This would have been very useful for our ancestors on encountering an unexpected bear – and may still be useful in sports – but may be less useful when making an appearance in an am-dram production or making a presentation to your employer’s upper management.
Cognitive Sian Beilock, president of Barnard College at Columbia University, told BrainFacts.org that her own research had found that just anticipating an upcoming event could cause performance anxiety.
If people are concerned about having to do maths, for example, and you know a situation involving it is coming up, there is increased activity in the parts of the brain responsible for the feeling of being under threat – and even for feeling pain.
She added that people often suffered from performance anxiety when fixating on a routine in counterproductive ways. Brain circuits involved with carrying out a routine can essentially be derailed, potentially leading an athlete to fumble or a performer to freeze or choke.
Signs and Symptoms of Performance Anxiety
Performance anxiety can be accompanied by a number of psychological and physical symptoms. Dreading the performance, obsessing or constantly worrying about it is a clear sign of performance anxiety. So is actually freezing or choking up, but the following physical symptoms could also be noticeable:
- – Sweating
- – Trembling hands and shaky or unsteady voice
- – Feeling nauseous
- – Stomach cramps
- – A heightened heart rate and pulse
- – A dry mouth
- – Tightness in the throat
How to get over Performance Anxiety
As noted, feeling apprehensive before performing in front of people, or undertaking an important task is very common. Elite athletes and professional actors and musicians are not immune to the effects and will often talk about having to overcome stage fright or other types of performance anxiety.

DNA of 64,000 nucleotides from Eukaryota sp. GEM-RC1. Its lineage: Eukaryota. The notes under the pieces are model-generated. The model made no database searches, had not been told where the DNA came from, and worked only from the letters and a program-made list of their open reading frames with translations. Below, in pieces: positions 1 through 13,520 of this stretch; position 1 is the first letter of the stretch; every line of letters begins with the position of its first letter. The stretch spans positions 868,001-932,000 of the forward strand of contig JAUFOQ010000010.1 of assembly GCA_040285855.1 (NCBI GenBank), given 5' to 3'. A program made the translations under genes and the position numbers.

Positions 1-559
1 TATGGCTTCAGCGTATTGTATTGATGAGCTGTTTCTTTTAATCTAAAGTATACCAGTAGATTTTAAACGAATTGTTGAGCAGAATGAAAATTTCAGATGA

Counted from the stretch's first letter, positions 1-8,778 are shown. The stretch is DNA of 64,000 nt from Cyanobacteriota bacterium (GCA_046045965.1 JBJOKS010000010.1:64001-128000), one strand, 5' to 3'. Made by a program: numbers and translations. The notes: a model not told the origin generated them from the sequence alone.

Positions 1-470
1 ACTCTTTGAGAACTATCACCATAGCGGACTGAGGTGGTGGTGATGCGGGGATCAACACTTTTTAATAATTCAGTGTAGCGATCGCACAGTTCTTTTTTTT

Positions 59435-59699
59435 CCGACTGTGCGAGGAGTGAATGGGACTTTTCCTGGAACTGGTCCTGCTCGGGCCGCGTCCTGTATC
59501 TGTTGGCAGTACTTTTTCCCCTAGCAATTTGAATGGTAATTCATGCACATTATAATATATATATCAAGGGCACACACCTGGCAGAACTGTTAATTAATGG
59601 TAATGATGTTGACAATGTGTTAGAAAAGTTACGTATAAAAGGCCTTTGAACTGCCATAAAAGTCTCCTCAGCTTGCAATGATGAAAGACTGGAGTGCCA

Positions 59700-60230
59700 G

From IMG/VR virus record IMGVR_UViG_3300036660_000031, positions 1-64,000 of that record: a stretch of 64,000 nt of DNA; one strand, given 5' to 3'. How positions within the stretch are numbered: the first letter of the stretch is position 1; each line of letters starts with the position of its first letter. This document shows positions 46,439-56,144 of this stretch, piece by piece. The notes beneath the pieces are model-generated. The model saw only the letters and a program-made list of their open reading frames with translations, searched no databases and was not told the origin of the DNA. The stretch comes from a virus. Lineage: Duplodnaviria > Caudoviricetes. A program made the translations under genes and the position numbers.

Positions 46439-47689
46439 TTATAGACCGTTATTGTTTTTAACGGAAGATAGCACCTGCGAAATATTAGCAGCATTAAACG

If you are wondering how to overcome performance anxiety there are a number of techniques you can try that may be helpful.
These could include deep breathing and relaxation, focusing on the performance rather than any audience reaction and picturing the performance going off positively.
Performance Anxiety Treatment options
If you are unable to overcome performance anxiety on your own, or if it is seriously impacting your life or work, there are different types of therapy treatment options that could help.
Cognitive-behavioural therapy (CBT), for example, can help you to change the way you think and respond to different situations. It is frequently used to treat depression and other forms of anxiety and may be useful for performance anxiety.
Other talking therapies such as psychotherapy and counselling may also be useful in helping you to avoid cyclical thinking and patterns that can lead to performance anxiety and stage fright. Some prescription medicines such as beta blockers can be useful in certain situations but only where this is appropriate.
Some performers and others attempt to ‘self-medicate’ with drugs and alcohol, but this is only ever counter-productive in the long run. If you are seriously affected by performance anxiety, it is far better to seek appropriate professional help.
Posted on Friday, May 28th, 2021 at 10:47 am in Mental Health.